We have also been thinking about ways to allow application upgrades and even Wrapper upgrades as well.  These also quickly have the same issues.  It appears to be possible for an installer to detect if some of the files that it wants to install are in use, but not so much for the target application to detect if it or its components are about to be reinstalled.  That appears to be why installers ask you to shutdown the target application or forcibly do it themselves.

Anything would of course need to be configurable so it could be disabled for users that didn't want to use it.

 

I'd appreciate any thoughts or suggestions anyone has on these issues.

Cheers,
Leif

 

On Tue, Jul 1, 2014 at 2:22 AM, Paul Gale <[hidden email]> wrote:

>We have considered including a separate version of JRE used only by our service when our software is installed, so that the main JRE installation used by browsers could be updated without the wrapper service interfering, but our management considers this not acceptable because it would not get updated with the latest JRE security fixes.

Bundling the JRE is definitely gets my vote. If you made your application auto-updating then that would handle the ability for your customers to obtain timely security fixes.

Any other kind of solution is ultimately a hack with all sorts of problems that can arise not the least of which is that customers can install a JRE that your application may not be compatible with. We had a similar situation where users were upgrading JREs galore (which is not always what you want) causing all manner of problems. Bundling the JRE would have fixed that but we ended up switching to a web based application instead. Life has been a lot easier since.

 

On Mon, Jun 30, 2014 at 6:50 AM, Stephen Slater <[hidden email]> wrote:

(Re-submitted after subscribing to the mailing list)

 

What is the best way to handle JRE updates on end user computers once a service is up and running using the wrapper?

 

When a new JRE update comes out, on running the installer, it notes that “java.exe” is running and asks to stop this so that it can update java.  If I tell it to do this, the wrapper log shows “JVM exited unexpectedly” and that it then automatically restarts it.  The JRE update install then seems to complete OK but has actually failed with browser plugins not added.  Restarting the computer does not fix this, and it is necessary to uninstall the JRE and install it again to fix it.  Until this is done Java client applets run on the same computer are broken.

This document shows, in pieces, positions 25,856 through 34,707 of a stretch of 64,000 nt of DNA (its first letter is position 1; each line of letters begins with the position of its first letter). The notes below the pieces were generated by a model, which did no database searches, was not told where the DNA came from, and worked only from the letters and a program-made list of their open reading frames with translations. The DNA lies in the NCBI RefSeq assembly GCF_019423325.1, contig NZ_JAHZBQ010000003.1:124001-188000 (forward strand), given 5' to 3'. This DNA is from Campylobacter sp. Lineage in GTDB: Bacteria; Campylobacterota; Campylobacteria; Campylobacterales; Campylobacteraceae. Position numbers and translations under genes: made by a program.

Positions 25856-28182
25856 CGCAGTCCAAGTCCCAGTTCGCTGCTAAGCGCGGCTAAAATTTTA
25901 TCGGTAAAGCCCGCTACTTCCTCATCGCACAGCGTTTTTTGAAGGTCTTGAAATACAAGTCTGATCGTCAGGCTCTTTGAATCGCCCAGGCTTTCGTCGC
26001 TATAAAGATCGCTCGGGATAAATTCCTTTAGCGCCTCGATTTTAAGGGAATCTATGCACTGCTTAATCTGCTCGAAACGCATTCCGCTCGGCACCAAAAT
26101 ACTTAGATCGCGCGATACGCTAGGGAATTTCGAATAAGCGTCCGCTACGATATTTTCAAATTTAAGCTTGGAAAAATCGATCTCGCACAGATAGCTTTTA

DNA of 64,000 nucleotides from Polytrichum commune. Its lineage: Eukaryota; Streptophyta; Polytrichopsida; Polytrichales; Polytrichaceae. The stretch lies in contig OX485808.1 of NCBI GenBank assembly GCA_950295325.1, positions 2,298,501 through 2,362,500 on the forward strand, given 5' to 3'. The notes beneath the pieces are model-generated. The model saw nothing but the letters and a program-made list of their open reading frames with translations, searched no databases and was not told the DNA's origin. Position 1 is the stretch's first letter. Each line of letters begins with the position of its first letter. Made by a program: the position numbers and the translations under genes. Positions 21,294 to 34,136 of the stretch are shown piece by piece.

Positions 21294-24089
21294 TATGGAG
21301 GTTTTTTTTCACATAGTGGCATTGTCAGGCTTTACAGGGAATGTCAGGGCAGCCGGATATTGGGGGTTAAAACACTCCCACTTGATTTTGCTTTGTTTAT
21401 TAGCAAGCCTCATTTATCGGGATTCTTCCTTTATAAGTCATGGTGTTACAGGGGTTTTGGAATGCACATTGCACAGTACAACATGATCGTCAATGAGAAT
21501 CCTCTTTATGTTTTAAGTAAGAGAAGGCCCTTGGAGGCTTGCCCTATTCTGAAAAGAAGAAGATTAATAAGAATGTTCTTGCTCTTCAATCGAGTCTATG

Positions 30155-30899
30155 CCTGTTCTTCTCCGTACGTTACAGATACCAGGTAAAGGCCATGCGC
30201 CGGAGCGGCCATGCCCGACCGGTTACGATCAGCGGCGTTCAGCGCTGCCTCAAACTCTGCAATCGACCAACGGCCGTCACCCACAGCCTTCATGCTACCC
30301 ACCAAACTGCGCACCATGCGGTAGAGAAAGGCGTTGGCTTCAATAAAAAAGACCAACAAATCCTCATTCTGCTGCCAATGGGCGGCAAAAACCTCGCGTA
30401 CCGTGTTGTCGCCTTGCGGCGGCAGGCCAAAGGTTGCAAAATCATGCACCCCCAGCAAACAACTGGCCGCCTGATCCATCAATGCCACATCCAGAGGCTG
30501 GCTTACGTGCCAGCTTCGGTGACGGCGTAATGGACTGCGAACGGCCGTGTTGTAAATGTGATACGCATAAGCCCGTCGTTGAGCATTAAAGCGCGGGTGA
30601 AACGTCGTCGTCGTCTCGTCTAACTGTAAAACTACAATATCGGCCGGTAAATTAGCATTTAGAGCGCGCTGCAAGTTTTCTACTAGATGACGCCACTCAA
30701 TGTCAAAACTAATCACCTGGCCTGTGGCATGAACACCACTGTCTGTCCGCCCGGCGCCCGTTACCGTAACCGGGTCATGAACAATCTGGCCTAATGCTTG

If I manually stop the service while doing the JRE update then everything goes fine, but if the software is installed on a customer’s computer it would be highly preferable for automatic Java updates to go through without them having to worry about stopping a service.

 

We have considered including a separate version of JRE used only by our service when our software is installed, so that the main JRE installation used by browsers could be updated without the wrapper service interfering, but our management considers this not acceptable because it would not get updated with the latest JRE security fixes.  We also considered using the wrapper.restart.delay setting to delay restarts by 15 minutes to give the JRE updater time to finish, but our management also declared this unacceptable.

 

What is the best way to deal with this?

 

(We’re running version 3.2.3 by the way.)

 



------------------------------------------------------------------------------
Open source business process management suite built on Java and Eclipse
Turn processes into business applications with Bonita BPM Community Edition
Quickly connect people, data, and systems into organized workflows
Winner of BOSSIE, CODIE, OW2 and Gartner awards
http://p.sf.net/sfu/Bonitasoft
_______________________________________________
Wrapper-user mailing list